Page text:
What can be done if a home inspector missed a support beam issue that we believe the seller knew about?

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What can be done if a home inspector missed a support beam issue that we believe the seller knew about?

We purchased a flipped house over 2 1/2 years ago. A year later we noticed a hairline crack in the bedroom. Conventional wisdom was to monitor for widening. Nothing

happened. Now, we’ve noticed the walls separating from the ceilings in the halls and into the living room area.We believe the ‘flipper’ knew of these defects and covered them up. There have been 2 reputable crawl space companies which have inspected and informed us of a problem with the support beams that has been in existence for some time. What recourse do I have?

Asked on March 27, 2017 under Real Estate Law, Georgia

Answers:

S.L,. Member, California Bar / FreeAdvice Contributing Attorney

Answered 4 years ago | Contributor

If the applicable statute of limitations has not expired, you can sue the inspector for negligence and the seller for fraud.  A single lawsuit is filed naming both as defendants.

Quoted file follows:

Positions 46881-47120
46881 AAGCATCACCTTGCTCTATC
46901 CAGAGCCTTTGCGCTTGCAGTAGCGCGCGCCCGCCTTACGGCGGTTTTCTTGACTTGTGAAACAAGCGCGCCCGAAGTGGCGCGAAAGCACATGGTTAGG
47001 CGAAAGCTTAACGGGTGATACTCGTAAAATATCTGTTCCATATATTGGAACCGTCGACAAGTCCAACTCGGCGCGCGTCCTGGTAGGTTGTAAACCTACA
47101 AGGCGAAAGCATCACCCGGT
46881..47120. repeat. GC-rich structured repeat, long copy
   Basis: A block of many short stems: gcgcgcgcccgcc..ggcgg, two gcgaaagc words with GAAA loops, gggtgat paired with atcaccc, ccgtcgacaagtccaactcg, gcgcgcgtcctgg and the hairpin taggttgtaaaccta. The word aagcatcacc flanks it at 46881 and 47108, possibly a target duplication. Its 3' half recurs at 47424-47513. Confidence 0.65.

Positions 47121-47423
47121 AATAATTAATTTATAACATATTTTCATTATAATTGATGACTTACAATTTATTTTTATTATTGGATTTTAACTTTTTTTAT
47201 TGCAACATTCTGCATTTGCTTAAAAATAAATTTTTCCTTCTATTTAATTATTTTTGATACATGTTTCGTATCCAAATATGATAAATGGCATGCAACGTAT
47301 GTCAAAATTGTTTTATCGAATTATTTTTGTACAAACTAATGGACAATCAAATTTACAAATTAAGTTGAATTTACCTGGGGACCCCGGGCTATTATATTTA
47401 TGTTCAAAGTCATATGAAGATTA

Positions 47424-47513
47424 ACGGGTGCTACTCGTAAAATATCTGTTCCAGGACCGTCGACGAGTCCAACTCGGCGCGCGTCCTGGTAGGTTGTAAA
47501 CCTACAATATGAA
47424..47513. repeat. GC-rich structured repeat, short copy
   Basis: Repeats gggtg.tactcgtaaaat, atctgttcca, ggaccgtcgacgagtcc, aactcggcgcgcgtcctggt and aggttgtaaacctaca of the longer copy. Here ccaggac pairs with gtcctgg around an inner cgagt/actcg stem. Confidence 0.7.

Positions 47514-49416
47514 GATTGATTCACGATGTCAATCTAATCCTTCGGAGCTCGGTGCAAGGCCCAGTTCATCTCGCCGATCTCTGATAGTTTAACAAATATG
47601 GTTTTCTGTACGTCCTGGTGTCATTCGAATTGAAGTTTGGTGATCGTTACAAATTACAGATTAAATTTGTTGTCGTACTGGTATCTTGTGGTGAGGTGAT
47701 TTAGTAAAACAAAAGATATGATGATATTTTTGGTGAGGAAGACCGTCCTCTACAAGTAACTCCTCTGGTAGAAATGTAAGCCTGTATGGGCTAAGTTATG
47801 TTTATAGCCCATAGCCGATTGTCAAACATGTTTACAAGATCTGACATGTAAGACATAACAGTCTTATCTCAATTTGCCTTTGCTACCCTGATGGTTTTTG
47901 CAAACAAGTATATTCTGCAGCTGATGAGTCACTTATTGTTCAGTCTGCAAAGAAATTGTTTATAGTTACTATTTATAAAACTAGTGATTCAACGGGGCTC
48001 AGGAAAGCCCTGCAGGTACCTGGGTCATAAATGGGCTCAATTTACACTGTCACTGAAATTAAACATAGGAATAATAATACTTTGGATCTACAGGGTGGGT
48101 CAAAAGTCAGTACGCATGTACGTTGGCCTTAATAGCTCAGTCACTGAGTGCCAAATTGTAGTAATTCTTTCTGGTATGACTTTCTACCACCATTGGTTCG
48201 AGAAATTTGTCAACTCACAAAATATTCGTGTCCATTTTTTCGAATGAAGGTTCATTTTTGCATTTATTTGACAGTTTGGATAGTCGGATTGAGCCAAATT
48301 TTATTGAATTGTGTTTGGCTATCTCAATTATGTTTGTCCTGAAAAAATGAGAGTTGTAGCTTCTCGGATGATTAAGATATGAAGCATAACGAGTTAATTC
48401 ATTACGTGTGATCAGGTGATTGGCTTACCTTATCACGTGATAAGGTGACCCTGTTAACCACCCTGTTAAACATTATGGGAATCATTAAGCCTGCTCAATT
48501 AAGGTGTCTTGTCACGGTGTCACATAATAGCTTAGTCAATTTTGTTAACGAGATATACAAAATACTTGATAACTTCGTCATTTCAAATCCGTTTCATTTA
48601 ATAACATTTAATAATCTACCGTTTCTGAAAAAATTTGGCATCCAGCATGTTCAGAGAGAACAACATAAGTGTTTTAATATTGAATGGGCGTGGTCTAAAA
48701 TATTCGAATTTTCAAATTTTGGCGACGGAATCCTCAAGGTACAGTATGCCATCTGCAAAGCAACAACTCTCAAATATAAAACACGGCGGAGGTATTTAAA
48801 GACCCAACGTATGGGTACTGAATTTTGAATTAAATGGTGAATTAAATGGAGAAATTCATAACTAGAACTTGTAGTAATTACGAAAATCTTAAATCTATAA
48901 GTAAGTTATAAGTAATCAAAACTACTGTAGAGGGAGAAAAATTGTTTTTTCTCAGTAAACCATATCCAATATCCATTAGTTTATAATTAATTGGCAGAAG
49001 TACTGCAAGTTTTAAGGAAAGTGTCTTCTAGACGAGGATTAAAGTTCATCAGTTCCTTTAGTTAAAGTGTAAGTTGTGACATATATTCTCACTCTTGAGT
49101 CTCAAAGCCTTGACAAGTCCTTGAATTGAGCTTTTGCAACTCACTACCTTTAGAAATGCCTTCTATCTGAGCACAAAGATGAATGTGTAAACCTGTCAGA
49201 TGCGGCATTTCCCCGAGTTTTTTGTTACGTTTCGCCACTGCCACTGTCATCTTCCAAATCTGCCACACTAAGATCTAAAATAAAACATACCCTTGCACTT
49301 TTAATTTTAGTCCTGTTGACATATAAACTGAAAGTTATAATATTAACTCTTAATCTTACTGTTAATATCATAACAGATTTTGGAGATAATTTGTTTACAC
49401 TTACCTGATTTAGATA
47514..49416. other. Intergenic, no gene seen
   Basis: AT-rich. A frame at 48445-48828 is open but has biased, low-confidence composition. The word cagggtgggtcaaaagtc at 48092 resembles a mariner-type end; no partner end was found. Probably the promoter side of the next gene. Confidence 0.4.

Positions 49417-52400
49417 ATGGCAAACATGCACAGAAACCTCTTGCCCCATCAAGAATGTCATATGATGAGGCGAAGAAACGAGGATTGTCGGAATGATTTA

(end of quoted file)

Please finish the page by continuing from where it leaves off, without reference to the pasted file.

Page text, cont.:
Negligence on the part of the inspector is the failure to exercise due care (that degree of care that a reasonable home inspector would have exercised under the same or similar circumstances to prevent foreseeable harm).  Your damages (monetary compensation you are seeking in your lawsuit) would be the cost of repairs and any other costs caused by the inspector's negligence.
Fraud is the intentional misrepresentation or nondisclosure of a material fact made with knowledge of its falsity and with the intent to induce your reliance upon which you justifiably relied to your detriment.
In other words, you would not have purchased the house had you known its true condition.
Damages (monetary compensation in your lawsuit for fraud against the seller) would be either the benefit of the bargain or your out of pocket loss.
Benefit of the bargain means that a defrauded purchaser may recover the difference between the real and represented value of the property purchased regardless of the fact that the actual loss suffered might have been less.
Out of pocket determination for damages for fraudulent misrepresentation permits recovery of the difference between the price paid and actual value of the property acquired.


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